Echo reading is a reading strategy that will help your struggling, or reluctant, reader with fluency, reading orally, new vocabulary, and comprehension.

Echo Reading encourages children to begin to understand that what is written on the page matches the words that are produced orally. This strategy is most effective for children who have learned the basic fundamentals of phonemic awareness.

Most of all children love the reading interaction – and so will you, because you read “with” your child - not “to” your child.

How Echo Reading Works  

To start, select a prized book with short sentences – usually one sentence per page. Read a phrase and then ask the child to repeat what was read. Echo reading can also be used with older children to help them learn a book quickly and gain confidence in their ability to eventually read the story alone.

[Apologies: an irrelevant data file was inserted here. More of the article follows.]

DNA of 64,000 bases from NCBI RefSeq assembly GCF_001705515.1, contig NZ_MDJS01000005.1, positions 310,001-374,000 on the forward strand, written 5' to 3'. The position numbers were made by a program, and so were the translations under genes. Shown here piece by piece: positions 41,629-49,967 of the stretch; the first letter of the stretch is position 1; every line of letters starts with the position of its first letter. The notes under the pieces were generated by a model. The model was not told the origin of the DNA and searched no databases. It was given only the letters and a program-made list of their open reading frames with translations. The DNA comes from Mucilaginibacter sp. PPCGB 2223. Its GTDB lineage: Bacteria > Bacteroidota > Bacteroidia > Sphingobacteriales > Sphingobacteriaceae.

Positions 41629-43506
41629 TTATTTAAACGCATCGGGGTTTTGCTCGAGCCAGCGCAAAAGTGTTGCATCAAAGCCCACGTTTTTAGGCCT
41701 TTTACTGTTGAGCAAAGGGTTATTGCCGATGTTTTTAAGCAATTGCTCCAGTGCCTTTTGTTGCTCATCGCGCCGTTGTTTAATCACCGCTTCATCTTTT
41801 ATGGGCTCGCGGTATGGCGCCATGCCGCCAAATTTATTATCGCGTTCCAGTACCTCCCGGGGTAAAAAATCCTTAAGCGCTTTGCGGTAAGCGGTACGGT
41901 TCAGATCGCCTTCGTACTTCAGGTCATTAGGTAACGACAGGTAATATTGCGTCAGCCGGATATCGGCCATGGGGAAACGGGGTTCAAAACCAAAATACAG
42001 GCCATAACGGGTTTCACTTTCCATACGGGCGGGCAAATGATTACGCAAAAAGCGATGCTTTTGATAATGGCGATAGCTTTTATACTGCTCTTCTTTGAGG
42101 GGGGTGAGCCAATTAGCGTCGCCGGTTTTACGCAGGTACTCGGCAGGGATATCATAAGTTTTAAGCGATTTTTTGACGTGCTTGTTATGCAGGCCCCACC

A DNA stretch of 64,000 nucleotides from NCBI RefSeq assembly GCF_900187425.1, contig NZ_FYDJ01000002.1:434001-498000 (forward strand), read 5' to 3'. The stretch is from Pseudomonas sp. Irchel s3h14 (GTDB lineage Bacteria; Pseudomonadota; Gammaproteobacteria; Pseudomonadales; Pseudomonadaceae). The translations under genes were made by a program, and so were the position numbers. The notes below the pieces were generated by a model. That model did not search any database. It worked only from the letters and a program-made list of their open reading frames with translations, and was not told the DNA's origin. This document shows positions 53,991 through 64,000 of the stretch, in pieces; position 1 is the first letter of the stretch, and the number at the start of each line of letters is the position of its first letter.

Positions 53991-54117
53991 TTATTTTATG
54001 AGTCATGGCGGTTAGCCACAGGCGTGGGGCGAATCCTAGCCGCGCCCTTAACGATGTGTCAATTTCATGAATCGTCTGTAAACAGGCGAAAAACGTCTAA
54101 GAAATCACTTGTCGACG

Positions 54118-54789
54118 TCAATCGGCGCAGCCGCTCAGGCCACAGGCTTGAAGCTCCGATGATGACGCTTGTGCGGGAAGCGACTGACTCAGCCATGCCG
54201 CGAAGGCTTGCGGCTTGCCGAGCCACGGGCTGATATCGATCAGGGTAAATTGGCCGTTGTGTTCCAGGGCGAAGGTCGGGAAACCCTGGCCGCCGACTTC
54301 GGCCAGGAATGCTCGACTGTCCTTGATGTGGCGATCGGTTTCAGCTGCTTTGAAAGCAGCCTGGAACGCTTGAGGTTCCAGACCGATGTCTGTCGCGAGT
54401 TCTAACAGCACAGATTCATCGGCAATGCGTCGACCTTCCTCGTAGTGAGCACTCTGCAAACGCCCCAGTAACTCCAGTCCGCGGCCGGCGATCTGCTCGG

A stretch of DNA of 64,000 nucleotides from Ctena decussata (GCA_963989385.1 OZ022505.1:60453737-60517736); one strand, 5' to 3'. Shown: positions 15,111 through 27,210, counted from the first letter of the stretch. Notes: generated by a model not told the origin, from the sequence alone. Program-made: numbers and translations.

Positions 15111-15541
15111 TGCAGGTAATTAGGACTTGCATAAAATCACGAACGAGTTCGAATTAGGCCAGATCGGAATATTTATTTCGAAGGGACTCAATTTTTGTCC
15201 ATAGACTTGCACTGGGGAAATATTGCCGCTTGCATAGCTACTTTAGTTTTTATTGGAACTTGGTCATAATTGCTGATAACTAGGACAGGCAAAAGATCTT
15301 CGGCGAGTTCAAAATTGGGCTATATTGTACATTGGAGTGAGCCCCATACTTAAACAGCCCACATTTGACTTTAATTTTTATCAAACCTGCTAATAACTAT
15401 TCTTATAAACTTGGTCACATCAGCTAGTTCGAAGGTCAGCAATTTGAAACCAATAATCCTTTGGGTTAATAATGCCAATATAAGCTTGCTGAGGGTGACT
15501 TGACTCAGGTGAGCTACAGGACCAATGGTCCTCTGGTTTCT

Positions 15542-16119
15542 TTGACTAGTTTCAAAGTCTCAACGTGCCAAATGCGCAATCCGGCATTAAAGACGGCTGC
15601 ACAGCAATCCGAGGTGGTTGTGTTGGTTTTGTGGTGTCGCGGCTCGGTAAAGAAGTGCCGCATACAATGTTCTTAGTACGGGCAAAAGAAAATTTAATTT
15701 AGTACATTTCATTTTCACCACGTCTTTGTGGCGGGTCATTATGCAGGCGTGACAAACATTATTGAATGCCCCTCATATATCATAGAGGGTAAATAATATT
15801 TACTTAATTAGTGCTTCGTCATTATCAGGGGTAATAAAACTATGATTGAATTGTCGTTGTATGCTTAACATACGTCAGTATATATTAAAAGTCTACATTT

Recommend Books for Echo Reading

I Went Walking by Sue Williams

Bears in Pairs by Niki Yekai

Dinosaur Roarby Paul & Henrietta Strickland

Animal Kisses by Barney Saltzberg

Why Echo Reading Helps Reluctant Readers

This easy-to-use reading strategy can help your reluctant reader learn about fluency, expression, and vocabulary. You will model skills to become a successful reader by using voice inflection, appropriate rate of reading, and by paying attention to punctuation marks while reading.

Echo reading helps students to recognize new words and read at a pace that is better for reading comprehension. If your child reads too slow or too fast, they will most likely have trouble comprehending what they are reading.

Echo reading is especially useful for helping emerging readers practice texts that they need to read out loud, such as reports or stories in front of a class, or Scriptures in church.

Once your child has mastered echo reading, let them lead by reading the sentence first. You follow with the echo. How fun!

Can you see how this simple reading strategy can boost your reluctant reader’s confidence?